WADA-approved anti-doping lab to open in Kenya

Amidst the positive drug tests from Kenyan athletes that have surfaced this year, the country has announced their first WADA-approved drug testing laboratory

August 28th, 2018 by | Posted in The Scene | Tags: , , , , ,

Amidst the positive drug tests from Kenyan athletes that have surfaced this year, the country has announced their first WADA-approved drug testing laboratory. 

RELATED: 800m World Championship bronze medallist tests positive for EPO

This year alone, big Kenyan names like Kipyegon Bett, Asbel Kiprop, and Ruth Jebet have all failed drug tests. Jebet is a Kenyan-born runner, who still trains in Kenya, but races for Bahrain. Each of these athletes is an Olympic or Worlds medallist. 

 

According to The News Tribune, anti-doping officials are hoping that this new lab will close a loophole that has potentially allowed East African distance-runners to beat controls over the years. The Athletics Integrity Unit (AIU) is funding the lab with help from the IAAF. 

Historically, blood samples taken from Kenyan runners had to be sent South Africa or Europe to be tested in a lab within 36 hours.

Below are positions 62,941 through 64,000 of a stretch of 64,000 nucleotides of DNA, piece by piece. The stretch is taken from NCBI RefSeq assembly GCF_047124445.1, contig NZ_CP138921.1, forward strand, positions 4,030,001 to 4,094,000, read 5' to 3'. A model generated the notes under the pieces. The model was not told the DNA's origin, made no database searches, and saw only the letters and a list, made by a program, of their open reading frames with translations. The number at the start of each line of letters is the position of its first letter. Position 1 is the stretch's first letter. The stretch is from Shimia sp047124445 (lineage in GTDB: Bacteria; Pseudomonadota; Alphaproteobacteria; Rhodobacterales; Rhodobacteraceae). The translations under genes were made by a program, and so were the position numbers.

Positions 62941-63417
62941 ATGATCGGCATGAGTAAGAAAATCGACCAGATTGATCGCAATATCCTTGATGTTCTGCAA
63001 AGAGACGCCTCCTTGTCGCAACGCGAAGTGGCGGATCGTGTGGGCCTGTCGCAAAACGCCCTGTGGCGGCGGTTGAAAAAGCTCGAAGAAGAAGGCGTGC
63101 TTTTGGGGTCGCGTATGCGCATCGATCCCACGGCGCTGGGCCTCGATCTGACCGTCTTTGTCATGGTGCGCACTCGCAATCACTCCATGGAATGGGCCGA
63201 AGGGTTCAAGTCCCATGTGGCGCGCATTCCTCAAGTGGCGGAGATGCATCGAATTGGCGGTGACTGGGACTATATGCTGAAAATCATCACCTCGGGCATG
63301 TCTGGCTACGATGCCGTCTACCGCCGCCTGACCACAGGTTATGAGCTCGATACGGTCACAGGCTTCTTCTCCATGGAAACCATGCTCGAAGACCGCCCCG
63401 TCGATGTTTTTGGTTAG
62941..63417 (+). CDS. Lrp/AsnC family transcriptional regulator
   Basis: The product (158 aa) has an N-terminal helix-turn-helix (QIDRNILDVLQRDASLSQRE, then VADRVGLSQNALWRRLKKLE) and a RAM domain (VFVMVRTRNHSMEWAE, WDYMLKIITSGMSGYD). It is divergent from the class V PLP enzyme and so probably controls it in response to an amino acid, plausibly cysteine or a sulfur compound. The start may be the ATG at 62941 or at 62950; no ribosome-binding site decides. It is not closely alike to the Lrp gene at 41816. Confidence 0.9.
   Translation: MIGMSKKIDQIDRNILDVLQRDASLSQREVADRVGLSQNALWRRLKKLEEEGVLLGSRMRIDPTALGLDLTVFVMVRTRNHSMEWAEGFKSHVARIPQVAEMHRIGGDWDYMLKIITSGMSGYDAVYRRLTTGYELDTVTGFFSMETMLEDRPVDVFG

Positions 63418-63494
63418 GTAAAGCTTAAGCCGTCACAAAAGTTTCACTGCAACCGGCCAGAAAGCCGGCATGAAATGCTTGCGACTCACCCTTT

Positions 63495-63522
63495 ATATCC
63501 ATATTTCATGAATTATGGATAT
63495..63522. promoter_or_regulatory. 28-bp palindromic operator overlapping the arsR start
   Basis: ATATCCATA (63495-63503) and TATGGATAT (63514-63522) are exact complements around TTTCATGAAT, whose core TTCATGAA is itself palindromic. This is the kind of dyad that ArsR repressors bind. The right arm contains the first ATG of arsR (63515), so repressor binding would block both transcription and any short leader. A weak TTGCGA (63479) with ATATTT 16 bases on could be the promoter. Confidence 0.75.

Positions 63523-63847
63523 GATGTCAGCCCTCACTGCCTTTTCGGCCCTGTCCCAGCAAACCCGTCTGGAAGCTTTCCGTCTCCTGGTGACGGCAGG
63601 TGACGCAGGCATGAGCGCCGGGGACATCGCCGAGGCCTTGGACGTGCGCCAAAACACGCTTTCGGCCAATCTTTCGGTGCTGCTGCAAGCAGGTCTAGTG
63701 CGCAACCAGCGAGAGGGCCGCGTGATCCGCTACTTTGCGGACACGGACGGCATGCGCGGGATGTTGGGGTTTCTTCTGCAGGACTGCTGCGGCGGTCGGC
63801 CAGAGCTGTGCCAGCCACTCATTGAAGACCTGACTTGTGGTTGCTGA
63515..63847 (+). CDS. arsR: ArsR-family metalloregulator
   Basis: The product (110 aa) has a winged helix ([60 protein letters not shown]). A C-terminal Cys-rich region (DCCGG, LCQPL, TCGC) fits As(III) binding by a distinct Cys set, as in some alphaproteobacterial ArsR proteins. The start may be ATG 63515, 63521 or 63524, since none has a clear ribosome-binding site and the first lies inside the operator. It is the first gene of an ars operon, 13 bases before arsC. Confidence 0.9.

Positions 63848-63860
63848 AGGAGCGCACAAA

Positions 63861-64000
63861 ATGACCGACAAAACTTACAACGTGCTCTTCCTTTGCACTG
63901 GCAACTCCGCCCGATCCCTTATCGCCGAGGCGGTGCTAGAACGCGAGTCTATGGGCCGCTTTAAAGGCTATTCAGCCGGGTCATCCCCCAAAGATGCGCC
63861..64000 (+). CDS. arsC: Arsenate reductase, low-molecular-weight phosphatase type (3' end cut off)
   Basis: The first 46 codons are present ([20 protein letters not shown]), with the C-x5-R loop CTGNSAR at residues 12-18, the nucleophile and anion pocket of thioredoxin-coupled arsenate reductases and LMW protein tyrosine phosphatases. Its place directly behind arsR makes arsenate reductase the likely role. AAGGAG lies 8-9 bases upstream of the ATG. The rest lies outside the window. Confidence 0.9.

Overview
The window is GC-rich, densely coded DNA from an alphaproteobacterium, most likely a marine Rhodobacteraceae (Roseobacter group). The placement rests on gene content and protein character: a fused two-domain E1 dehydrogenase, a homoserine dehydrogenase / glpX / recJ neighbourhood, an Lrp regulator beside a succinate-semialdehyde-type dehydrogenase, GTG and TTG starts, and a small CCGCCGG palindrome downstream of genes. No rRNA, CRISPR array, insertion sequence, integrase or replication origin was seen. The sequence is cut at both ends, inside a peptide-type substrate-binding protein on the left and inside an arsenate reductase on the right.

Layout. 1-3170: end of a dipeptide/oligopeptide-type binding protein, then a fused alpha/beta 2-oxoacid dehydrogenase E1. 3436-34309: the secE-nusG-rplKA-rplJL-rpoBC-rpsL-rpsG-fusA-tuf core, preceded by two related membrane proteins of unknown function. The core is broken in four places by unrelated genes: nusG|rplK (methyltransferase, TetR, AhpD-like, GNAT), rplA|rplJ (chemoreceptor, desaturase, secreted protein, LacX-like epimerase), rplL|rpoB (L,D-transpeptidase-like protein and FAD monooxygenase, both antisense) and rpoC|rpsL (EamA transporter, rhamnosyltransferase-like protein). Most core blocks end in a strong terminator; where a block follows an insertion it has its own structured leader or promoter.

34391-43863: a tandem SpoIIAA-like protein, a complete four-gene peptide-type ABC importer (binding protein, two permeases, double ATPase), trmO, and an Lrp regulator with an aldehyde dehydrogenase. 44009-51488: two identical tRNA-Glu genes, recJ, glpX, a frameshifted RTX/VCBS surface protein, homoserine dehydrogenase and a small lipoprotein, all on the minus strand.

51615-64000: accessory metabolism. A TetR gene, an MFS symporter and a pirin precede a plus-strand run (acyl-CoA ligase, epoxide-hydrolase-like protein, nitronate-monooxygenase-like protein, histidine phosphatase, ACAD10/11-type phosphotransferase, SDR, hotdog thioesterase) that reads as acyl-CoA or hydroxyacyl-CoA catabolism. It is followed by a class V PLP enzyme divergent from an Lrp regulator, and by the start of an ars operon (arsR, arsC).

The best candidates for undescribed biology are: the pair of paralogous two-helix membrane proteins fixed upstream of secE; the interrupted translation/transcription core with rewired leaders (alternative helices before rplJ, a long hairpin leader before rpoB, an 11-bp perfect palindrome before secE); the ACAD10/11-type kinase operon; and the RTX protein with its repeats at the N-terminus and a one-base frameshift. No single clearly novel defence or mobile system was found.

Many distance athletes train and live in very remote locations during big training blocks. Because of this, athletes were occasionally given advance notice of an out-of-competition test. This could allow a window for an athlete to cover their tracks before submitting a sample. Out-of-competition tests are intended to be done without prior warning. 

According to the Washington Post, Kiprop, who failed an out-of-competition test in November 2017, was given advance notice of the test. “In November, Kenyan Olympic gold medalist Asbel Kiprop heard from a doping control officer who told him to expect a visit the next day. Advance notice for urine tests is prohibited under World Anti-Doping Agency rules, but Kiprop said he didn’t think anything of it because he had been warned about such tests before.”

The new lab hopes to eliminate the need to provide advance notice to athletes, as the sample will not need to travel as far for examination. Athletics Kenya tweeted yesterday, “This time round things will be faster, easier and cheaper and those who want to engage in doping will suffer the consequences. We are currently working very closely with the Athletics Integrity Unit and Anti-Doping Kenya. Those who want to cheat should start counting their days.”